Kelly Bayett: This really gives businesses who have thrived during the pandemic a chance to shine. The first-timers are the most fun to watch because it’s really an incredibly exciting opportunity. It’ll be great seeing who it will be and how they are going to stand out. The Super Bowl is the one time where people are REALLY watching the ads. There’s more pressure but so much more opportunity to connect.
Ian Kovalik: As difficult as the last year has been for advertisers, those who decided to go for it will most likely win big in the Super Bowl. The brands who could win the biggest for their business are the ones who have the most to gain for the current timing. Triller, for example, will attempt the big play to knock out Tiktok, who it seems, is no longer banned from the US. Fiverr will capitalize on the boom of pandemic freelancers, and Miracle-Gro will help quarantining gardeners get ready for Spring. So we’ll see first-time players. We’ll see inventive uses of the buy. And we may even see some last-minute entries as leftover inventory entices even more distant long-shot marketers to jump into the ring.
Timing, in this regard, is most certainly everything. I’ve had a working theory that this Super Bowl could well be one of the most widely viewed. It’s been such a strange NFL year, yet the touch-and-go NFL viewership numbers seemed to have been surmounted with Championship Weekend. Both games had more viewers than the previous year, and the Quarterback match-up of Mahomes vs. Brady ought to draw in a larger crowd than was previously expected, given the NFL viewership decline throughout 2020. True, there will be fewer gatherings and parties, but the captive audience provided by nationwide quarantines can’t be denied.
Uri Schutzer: There are many surging virtual products/services, such as Mercari (whose spot I directed), Fiverr, and Vroom, that didn’t have the advertising experience, need, or resources to participate at the scale of the Super Bowl in the past. Now, the absence of certain legacy brands has offered an interesting opportunity for these first-timers to get their names as well as company values and personalities out there. As a commercial director and interactive artist, I’m most excited about this year’s potential for storytelling and technical risks.
What tone is right for times like these?
Tanya LeSieur: We are living in incredibly complex times. You’re going to see many themes and tones and they are all valid. People are simultaneously processing a health crisis, systemic racism, raging politics, a government under siege earlier this month, an unstable transition of power and uncertainty of when things will be more normalized. I say that gives brands permission to be more real, take chances. We need to laugh. We need to be challenged. I hope that we see quality work that makes us feel. Right now having a shared moment in a pretty messed up world is what we need to feel like ourselves again.
Lyle Yetman: I think people are fully aware of the times we’re living through and they don’t want to be constantly reminded of it. We’re all looking for an escape. We’re all looking for a shred of normalcy. I think the tone that will resonate with people this year will be very similar to the tone in the last, honestly.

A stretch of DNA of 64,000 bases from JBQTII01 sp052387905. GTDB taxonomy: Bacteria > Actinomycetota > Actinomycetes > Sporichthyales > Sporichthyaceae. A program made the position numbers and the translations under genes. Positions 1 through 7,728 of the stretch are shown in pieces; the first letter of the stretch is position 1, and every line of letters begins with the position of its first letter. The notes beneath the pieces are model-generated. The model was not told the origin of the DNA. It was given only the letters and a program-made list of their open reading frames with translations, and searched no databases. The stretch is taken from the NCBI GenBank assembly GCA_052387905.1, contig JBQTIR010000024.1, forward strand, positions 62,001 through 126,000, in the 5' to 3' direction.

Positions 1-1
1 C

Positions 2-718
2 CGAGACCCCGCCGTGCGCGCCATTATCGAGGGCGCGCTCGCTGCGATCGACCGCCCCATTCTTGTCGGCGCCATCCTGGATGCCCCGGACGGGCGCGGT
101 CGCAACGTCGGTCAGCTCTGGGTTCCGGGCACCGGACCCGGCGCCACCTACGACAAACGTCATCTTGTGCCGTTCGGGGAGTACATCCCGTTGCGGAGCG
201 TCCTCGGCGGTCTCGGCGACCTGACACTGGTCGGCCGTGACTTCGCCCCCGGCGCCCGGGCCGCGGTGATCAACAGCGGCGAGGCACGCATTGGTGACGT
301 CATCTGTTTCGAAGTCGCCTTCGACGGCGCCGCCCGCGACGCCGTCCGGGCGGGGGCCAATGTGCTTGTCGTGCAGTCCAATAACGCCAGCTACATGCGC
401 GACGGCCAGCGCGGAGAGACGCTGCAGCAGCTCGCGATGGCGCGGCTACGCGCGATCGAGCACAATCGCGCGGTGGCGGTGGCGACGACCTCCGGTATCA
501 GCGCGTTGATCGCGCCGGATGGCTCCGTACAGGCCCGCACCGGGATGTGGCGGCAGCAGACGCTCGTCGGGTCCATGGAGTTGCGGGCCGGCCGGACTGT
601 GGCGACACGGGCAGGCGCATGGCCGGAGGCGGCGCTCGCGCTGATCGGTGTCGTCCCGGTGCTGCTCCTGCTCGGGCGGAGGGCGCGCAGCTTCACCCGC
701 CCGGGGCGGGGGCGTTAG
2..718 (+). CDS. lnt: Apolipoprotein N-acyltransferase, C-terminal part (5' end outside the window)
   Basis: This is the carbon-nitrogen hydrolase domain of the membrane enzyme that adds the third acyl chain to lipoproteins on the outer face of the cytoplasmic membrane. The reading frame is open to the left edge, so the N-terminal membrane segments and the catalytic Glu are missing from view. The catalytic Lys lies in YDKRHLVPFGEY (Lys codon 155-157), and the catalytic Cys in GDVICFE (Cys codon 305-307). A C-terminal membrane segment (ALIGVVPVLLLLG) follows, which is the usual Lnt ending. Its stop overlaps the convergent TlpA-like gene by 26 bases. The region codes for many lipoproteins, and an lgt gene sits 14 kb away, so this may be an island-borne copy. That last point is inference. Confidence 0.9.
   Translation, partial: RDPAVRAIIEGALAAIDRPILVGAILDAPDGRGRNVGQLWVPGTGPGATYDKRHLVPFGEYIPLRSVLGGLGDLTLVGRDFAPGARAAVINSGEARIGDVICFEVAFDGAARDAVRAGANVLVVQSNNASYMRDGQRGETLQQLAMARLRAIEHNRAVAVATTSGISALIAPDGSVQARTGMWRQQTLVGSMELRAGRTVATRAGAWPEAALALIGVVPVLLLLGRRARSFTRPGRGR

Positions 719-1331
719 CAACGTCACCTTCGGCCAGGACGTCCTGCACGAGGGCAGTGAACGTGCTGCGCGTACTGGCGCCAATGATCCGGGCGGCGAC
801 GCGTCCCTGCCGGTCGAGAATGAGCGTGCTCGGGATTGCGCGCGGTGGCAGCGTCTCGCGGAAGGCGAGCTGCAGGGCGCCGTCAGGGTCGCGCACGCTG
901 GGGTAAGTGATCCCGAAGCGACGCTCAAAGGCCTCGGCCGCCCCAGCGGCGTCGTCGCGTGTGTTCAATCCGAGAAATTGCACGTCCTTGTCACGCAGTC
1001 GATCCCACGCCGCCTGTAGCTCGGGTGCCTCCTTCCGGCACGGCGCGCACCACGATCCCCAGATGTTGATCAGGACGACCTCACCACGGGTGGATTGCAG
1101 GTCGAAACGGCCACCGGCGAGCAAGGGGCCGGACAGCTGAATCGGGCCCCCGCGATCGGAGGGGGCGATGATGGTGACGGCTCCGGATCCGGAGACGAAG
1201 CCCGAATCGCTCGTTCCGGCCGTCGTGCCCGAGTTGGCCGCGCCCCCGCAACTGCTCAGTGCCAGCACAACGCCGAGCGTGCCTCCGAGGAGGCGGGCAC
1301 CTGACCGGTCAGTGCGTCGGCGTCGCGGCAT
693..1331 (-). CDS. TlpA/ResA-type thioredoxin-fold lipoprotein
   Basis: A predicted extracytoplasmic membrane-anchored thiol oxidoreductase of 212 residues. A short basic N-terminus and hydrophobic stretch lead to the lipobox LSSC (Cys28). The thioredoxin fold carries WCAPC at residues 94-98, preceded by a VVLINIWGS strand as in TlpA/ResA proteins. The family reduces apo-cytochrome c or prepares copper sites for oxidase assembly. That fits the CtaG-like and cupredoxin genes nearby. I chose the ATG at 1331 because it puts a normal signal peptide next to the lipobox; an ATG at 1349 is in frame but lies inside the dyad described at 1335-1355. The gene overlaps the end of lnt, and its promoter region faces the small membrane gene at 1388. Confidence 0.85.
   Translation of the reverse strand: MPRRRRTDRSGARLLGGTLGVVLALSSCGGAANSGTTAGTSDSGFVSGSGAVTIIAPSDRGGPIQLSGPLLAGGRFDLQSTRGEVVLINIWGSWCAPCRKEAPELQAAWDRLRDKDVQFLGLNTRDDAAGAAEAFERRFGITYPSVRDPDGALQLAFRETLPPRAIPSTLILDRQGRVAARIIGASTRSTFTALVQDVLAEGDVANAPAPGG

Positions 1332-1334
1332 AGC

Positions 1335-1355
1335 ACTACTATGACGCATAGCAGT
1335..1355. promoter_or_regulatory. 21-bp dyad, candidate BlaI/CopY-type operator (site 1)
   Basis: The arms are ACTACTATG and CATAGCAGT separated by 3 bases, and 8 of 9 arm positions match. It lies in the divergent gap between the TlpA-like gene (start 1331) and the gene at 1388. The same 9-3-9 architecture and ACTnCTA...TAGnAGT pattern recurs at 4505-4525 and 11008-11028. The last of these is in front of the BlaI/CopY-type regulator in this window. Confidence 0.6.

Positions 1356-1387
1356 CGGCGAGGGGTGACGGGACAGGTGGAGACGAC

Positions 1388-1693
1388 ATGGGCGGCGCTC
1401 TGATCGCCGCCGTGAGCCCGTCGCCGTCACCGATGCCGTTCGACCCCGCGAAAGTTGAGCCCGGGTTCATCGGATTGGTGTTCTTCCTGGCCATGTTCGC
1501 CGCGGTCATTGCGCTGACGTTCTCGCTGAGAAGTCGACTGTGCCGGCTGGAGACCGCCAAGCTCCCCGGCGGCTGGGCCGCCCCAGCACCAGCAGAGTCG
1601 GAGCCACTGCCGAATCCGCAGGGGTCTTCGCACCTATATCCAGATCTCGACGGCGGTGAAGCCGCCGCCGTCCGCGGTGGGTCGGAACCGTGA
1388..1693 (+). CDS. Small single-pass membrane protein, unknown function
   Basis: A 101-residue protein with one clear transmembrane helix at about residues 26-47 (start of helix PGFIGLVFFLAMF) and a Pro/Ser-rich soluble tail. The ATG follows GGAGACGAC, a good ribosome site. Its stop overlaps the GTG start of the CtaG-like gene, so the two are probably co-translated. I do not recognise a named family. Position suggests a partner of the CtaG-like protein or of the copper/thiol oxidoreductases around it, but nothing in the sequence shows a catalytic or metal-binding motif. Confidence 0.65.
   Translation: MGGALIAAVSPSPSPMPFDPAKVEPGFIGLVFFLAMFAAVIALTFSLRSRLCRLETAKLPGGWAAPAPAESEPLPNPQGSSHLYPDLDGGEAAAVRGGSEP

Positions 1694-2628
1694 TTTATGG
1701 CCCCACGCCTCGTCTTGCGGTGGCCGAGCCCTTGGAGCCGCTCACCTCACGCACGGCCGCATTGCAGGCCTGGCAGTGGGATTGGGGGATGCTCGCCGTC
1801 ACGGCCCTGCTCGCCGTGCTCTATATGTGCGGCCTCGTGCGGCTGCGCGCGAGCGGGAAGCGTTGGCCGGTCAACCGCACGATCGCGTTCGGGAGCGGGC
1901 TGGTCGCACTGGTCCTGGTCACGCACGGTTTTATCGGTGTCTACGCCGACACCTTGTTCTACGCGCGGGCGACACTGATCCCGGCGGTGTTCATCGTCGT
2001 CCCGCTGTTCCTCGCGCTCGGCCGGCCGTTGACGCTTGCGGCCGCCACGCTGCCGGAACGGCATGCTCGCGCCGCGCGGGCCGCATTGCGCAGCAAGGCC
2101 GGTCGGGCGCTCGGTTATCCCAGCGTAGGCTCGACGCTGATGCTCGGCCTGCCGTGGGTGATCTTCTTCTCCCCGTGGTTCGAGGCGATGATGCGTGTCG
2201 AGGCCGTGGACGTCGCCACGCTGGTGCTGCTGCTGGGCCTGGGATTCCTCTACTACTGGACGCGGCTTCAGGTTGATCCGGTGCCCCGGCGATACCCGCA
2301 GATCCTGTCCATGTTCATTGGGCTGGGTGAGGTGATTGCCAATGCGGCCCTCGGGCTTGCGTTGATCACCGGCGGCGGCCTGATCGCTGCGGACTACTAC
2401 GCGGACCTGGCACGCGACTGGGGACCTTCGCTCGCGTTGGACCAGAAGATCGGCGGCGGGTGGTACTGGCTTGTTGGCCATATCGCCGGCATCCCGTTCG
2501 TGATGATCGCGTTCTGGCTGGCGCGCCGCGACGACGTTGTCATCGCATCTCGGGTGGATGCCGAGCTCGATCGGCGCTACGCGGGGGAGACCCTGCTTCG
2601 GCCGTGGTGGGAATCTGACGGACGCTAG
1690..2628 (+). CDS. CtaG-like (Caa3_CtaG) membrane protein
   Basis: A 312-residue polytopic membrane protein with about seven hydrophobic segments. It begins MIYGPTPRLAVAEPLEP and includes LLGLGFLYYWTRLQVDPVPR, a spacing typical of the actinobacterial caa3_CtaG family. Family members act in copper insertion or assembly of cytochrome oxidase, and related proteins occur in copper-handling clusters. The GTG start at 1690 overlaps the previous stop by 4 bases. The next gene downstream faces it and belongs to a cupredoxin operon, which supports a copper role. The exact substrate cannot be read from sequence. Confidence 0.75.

Ian Kovalik: Tone is as much an audible call as anything else. Given the rollercoaster of daily news even now, I’m sure more than a few advertisers are looking at the monitor in the edit suite wishing they could make a different call for Sunday. But Sunday is upon us, and many of the decisions made during the circumstances of last year are what will be reflected throughout the game this year. I imagine there are three major themes to expect: modest empathy, absolute escapism, and budding optimism.
Budding optimism is the route that is probably the most debatable, but could be a valid way to go if done right. People were exhausted, many enduring real hardships and tragedies of their own, many even now. But 2021 has brought a sense of newness. A new year, a new administration, more news on the vaccine rollout, and many other glimmers of hope. One colleague remarked that this year could even be like the end of World War II once the vaccinations reach a tipping point of distribution and adoption. Should the advertiser see the opening on the field – and choose to impart a sense of hope – that could actually be the right call to make.
Above [clockwise from top left]: Lyle Yetman, Julia Neumann, Uri Schutzer and David Angelo.
Vikkal Parikh: Because we’re definitely now more sensitive and aware of things we see and hear, optimism and innovation are the two words that come to mind when thinking of the current times. Under our new leadership, I’m personally feeling upbeat and positive. There’s a thin line that advertisers have to walk when projecting a message and as long as they’re not outright disrespectful and tone-deaf, audiences are looking for humor and entertainment.
Julia Neumann: Historically speaking the Super Bowl has always been the platform to entertain people and I have a feeling that’s where a lot of this year’s ads will go. Consumers generally don’t like or need a mirror held up to their reality. After a year of political and social unrest as well as the pandemic we all need to be entertained and deserve a good laugh. And that’s our duty as advertisers.
David Angelo: Taking everything into consideration – all that we’ve been through collectively as a nation, they must stay true to who they are as a brand and what they stand for. That authenticity has to be felt, first. Then, as far as tone, create from that place of truth and find a way to honor where we’ve been, and are, as a nation and lean into hope, empathy, and purpose.
Kelly Bayett: Our lives have changed drastically since the last Super Bowl and we don’t want to be reminded of the fact that things are hard. We are not with our friends. People are dying. Let’s just disappear in a fun game, watch some ridiculous ads and shove 7-layer dip in our faces because we’re alone.
Honestly, why not make the most of that, too?